Hosting a tribute concert for the Beatles last Sunday, Sir Mutha Venkatasubba Rao Concert Hall was filled to the rafter — at the outset. In the second half, there were vacant seats looking around wistfully for occupants who had deserted them for the aisles, where they formed human trains that merrily chuffed in and out of the doors.
Not just plain, old Beatlemania, the celebration of what is arguably western music’s most famous quartet ever had descended into something akin to totally mindless delirium.
A European band dedicated to playing the music of the Moptops from Liverpool, Help! A Beatles Tribute was orchestrating this impromptu workout. In fact, the entire performance that evening was analogous to a fitness regimen, with “sets” that exercised most aural muscles. (On November 18, they had put an audience in Bengaluru through a similar workout. The band had been brought to India on a whistle-stop tour by Neil Ribeiro International Events)
When they burst on the 1,920 sq.ft stage, the musical doppelgangers of the Beatles had a neat warm-up package tucked into what resembled suits the Moptops wore in the 1960s. A farrago of hits that even superficial Beatles listeners would have picked up somewhere, sometime, included ‘A hard day’s night’ (1964), ‘I feel fine’ (1964) and, ‘Ticket to ride’ (1965).
Magical Beat music
The recreation of the Moptops’ magical Beat music is not just about sounding Beatle-like; but also looking the part. The four members have their roles cut out, each having a pair of impossible size-12 musical shoes to fill: Ernie Mendillo (Paul McCartney), Alen Kovse (John Lennon), Ziga Stanonik (George Harrison) and Anze Semrov (Ringo Starr). The impersonation is marked by some detailing. On stage, the personnel take the positions the real McCoys used to; ape their sartorial choices; and style their hair just right for it to be scruffy bobs that allow for some flip-flop movement. Nature has evidently allied with them: Imagine one or more personnel having to deal with a mane that is roller-screw curly, before show time.
The ice-breaker song list was followed by ‘sets’ that loosely traced the Beatles chronology. The first set traced Beatlemania from incipient phenomenon to a full-blown addiction, roughly from 1962 to 1966. It was also the time the Moptops would tour the U.S. They would later give up touring, gifting themselves more studio time to do justice to their craft. The line-up included ‘Love me do’ (1962), ‘Eight days a week’ (1964), ‘Please please me’ (1963), ‘We can work it out’ (1965) with its addictive refrain by the same name, ‘You can’t do that’ (1964). An insertion during ‘From me to you’ (1963) gave their percussionist Anze (addressed by the rest of the band as ‘Ringo’) undivided air time. After the audience had been encouraged to synchronise their clapping with solo drum playing, the four launched back into the song.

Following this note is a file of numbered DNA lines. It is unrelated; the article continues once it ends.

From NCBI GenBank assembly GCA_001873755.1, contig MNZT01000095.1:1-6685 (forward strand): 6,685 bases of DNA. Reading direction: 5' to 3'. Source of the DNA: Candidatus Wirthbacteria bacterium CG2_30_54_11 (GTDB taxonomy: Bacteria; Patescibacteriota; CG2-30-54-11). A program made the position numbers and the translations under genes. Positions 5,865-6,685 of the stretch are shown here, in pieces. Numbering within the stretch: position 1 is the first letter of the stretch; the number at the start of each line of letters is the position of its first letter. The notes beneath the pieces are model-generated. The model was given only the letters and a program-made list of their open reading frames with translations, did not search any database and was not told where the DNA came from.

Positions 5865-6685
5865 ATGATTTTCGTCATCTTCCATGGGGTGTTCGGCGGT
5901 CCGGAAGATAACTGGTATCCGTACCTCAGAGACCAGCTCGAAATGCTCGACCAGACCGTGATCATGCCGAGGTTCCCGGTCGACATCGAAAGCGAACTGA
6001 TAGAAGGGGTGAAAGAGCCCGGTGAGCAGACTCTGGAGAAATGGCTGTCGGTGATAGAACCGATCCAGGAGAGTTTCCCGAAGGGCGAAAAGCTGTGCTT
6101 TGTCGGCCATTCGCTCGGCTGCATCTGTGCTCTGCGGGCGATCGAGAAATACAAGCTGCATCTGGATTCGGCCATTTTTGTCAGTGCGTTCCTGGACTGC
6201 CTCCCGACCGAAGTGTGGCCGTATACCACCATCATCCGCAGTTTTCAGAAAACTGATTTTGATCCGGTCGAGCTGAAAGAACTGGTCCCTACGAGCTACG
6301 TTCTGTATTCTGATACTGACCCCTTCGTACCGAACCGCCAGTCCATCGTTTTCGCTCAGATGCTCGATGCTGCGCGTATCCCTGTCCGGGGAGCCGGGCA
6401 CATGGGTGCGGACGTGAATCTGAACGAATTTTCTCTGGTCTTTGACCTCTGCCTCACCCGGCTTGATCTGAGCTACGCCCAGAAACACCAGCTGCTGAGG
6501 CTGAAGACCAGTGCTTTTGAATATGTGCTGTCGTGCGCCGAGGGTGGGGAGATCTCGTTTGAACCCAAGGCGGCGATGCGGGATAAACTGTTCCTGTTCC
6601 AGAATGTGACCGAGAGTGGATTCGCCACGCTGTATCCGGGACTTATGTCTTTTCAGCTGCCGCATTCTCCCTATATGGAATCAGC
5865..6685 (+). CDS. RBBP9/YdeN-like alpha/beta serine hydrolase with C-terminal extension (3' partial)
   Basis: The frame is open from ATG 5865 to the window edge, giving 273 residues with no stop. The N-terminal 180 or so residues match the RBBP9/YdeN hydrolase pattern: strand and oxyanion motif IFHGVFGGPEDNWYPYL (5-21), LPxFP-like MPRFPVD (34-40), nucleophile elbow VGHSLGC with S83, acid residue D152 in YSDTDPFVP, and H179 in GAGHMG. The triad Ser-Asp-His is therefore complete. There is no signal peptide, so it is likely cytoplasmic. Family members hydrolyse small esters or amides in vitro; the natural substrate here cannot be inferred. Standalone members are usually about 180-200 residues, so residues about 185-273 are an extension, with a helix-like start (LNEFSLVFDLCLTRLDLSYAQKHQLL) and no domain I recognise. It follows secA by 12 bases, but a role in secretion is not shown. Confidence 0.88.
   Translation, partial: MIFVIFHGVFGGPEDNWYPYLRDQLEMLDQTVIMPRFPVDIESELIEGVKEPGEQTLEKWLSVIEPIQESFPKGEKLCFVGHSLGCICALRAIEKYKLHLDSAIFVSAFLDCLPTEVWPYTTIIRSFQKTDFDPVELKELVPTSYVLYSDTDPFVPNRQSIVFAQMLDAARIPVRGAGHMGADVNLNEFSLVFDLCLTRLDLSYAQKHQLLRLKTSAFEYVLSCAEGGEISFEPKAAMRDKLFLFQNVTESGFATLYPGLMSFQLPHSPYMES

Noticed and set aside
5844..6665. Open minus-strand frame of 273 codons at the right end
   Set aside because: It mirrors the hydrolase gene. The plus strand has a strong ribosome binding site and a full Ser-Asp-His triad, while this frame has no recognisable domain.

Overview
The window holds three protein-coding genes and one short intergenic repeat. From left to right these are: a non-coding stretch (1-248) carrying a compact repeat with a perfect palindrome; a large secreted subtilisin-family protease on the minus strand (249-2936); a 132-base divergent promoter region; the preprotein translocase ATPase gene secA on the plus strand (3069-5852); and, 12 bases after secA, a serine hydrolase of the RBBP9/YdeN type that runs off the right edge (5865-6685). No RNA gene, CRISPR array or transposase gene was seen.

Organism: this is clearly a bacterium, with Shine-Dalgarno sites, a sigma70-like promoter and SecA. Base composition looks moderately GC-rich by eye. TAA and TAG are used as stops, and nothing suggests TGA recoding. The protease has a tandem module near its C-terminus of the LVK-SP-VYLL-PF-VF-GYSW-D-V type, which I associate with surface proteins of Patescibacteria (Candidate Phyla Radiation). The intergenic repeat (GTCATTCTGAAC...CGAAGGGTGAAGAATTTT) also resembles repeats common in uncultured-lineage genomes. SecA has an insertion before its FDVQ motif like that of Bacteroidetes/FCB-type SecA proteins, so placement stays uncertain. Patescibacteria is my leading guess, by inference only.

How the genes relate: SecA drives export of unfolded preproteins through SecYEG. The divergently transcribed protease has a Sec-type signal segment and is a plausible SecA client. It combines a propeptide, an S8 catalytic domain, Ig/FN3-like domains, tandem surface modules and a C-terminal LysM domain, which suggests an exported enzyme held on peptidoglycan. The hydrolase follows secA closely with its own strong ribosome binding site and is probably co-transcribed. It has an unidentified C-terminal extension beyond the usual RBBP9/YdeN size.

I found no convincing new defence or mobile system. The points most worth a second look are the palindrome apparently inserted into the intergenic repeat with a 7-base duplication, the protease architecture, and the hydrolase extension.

‘Yellow submarine’ (1966), which had Ringo assuming vocal duties, is essentially a children’s song, as the Beatles meant it to be. Goaded, the audience — “the young and the old” (Ernie specifically called on both) — sang along. ‘Can’t buy me love (1964) and ‘I want to hold your hand’ (1963) followed. After intermission, the hall came alive once more with the loud yelps of someone advanced in years seeking ‘Help!’ (1965), a song that underlines the thematic breadth and repertoire of the Beatles. The next stage of the performance was largely centred around 1967. ‘All you need is love’, and persisting with the theme “summer of love”, the four, however, dug deep into the Beatles knapsack, and retrieved ‘She loves you’ from 1963. The next capsule packed the creativity harvested out of troubled soil. It was 1969; disenchantment had set in, and the Beatles were falling apart as a unit. The package included ‘Don’t let me down’ (1969), ‘Get back’ (1969), ‘Let it be’ (1970), Paul McCartney’s tribute to his mother, Mary McCartney. Songs from the album The Beatles (also known as White Album), many of which were written during a stay at Rishikesh in India, were presented.
Everything under the sun is remembered by its ending, and Help! A Beatles Tribute managed a memorable denouement punctuated with ‘Hey Jude’ (its extended outro — na-na-na-na-na-nah — employed effectively to enhance audience participation), ‘Yesterday’, and ‘Here comes the Sun’’.